Once I made a Christmas cake at school. What with mixing, baking, marzipan and icing, it took the whole term and I was immeasurably proud of my picture of the three kings on the top, painted in food colouring. But I’d forgotten to put any glycerine into the icing, and it set like concrete. My father could not get my mother’s ivory-handled carving knife into it, and resorted to hitting it with a hammer, which split the handle (to my mother’s fury) but the blade failed to penetrate the cake. In the end we turned the whole thing over and scooped the cake out of the concrete bowl. Not the best start to my future career.

Christmas holidays meant the beach at Hermanus or staying with cousins on their farm. Health and safety hadn’t been invented and we could splash barefoot in rivers, climb up the slippery waterfall or dive into deep pools – the water as brown and crystal clear as Coca-Cola. We must have been kept out of real danger, but I don’t remember ever being told, ‘Come off those rocks’ or ‘Down from that tree’.

From the Johannesburg family album: 1950, Prue is centre, aged ten, her mother Peggy is holding baby brother James and far left is her brother David. 1986

We would build a fire of driftwood on the beach and braai a whole yellowtail or a bucket of crayfish caught by our favourite uncle, Jack. If he’d failed to catch anything it didn’t matter because our aunt would grill brown bread cheese-and-apricot jam sandwiches over the embers, or steam mielie (corn) bread in a metal can. The memory makes me dribble.

Teatime beach picnics were both wonderful and agony. After being persuaded out of the chilly waves, our nanny would rub us roughly with a towel, both to dry and warm us, and then extract from her bag a packet of Marie biscuits (a bit like Rich Tea). I’d watch with desperate anticipation as she buttered each one and sprinkled it with hundreds and thousands before handing it to one of us. We’d wolf them down, one after another, our eyes on the diminishing packet. The angst that there’d be a biscuit left over, and I’d not be given it, was almost unbearable.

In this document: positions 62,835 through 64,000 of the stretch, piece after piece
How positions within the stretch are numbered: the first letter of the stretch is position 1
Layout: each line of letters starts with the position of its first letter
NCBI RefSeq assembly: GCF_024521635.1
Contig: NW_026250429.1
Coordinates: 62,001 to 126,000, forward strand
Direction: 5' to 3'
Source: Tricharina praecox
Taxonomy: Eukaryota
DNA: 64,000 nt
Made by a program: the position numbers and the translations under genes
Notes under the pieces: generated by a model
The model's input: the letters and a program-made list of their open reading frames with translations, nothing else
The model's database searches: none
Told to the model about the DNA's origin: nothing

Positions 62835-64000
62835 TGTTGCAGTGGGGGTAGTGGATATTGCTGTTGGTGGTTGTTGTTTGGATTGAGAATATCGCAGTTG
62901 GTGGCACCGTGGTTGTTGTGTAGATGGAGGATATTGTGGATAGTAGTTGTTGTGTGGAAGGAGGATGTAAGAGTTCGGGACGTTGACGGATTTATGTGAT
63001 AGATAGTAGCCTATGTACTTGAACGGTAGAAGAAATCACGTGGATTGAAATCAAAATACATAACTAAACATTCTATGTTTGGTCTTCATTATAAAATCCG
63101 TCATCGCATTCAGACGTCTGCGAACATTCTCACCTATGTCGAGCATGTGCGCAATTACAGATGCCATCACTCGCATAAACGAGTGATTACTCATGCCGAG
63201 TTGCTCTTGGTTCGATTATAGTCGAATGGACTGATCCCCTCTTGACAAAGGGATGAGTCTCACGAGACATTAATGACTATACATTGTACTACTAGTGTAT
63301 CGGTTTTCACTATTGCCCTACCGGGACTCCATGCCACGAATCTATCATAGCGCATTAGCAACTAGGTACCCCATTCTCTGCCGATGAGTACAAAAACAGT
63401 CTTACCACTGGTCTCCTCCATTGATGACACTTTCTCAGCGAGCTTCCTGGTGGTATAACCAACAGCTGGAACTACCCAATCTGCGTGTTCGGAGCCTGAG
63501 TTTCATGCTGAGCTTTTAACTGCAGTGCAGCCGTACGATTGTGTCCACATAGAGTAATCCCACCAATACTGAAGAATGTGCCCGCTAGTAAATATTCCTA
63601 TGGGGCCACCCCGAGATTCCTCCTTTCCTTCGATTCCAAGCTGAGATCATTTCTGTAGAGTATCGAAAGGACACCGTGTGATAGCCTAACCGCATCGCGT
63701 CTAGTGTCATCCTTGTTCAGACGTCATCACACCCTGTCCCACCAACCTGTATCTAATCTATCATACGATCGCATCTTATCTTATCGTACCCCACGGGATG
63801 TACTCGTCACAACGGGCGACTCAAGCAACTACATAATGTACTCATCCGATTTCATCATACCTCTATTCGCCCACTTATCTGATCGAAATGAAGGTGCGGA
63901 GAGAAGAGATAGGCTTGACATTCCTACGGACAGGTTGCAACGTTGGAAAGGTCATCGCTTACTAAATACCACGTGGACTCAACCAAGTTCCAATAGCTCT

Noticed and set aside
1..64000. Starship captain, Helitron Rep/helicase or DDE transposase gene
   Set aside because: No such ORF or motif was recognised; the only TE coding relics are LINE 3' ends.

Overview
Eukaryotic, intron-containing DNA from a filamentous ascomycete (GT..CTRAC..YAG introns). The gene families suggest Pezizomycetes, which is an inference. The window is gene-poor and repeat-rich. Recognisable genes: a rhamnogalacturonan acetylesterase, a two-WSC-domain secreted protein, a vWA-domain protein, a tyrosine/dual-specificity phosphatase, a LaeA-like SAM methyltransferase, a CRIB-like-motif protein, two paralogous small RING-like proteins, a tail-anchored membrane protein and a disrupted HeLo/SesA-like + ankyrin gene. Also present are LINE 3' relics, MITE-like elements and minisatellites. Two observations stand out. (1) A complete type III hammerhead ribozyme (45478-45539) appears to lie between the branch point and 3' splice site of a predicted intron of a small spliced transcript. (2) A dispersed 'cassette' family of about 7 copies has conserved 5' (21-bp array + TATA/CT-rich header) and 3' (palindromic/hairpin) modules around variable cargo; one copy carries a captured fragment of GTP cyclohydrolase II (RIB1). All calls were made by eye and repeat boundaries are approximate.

Sometimes we stayed in smart hotels and I’d be allowed the almost unheard-of treat of a ‘Brown Cow’ – a Coke with vanilla ice cream in it. Ever greedy, the minute my father succumbed to my request, I’d ask for a double in a pint glass. No such luck.

Prue’s snapshot of Christmas lunch. Her adopted daughter Li-da is in orange, and far left is her mother, Peggy

I was in love with horses but had never ridden one, so one year Uncle Jack borrowed a neighbour’s carthorse, lifted me onto his bare back, put the reins in my hands and let me get on with it. I was in seventh heaven. The horse, taking no notice of any tentative instructions from me, determinedly set off back to his home farm and into a field of lucerne (alfalfa), where the farmer found us in time to lift me down and save his horse from colic.

Then there was the annual children’s party, to which all offspring of employees of African Explosives (an ICI subsidiary that made dynamite, and for which my Dad worked) were invited. It was held in an enormous hall in Johannesburg, and Father Christmas gave every one of us a proper present: a big doll or teddy bear, a train set or kite. There were games, jelly, cake, balloons and music. I loved it.

Now, looking back at my 1940s childhood, I’m amazed at the privilege and safety we enjoyed. I don’t think I even noticed that only white children attended that party and only white families frolicked on the beach, nor that all our friends were white and all our servants black. I was a teenager before I woke up.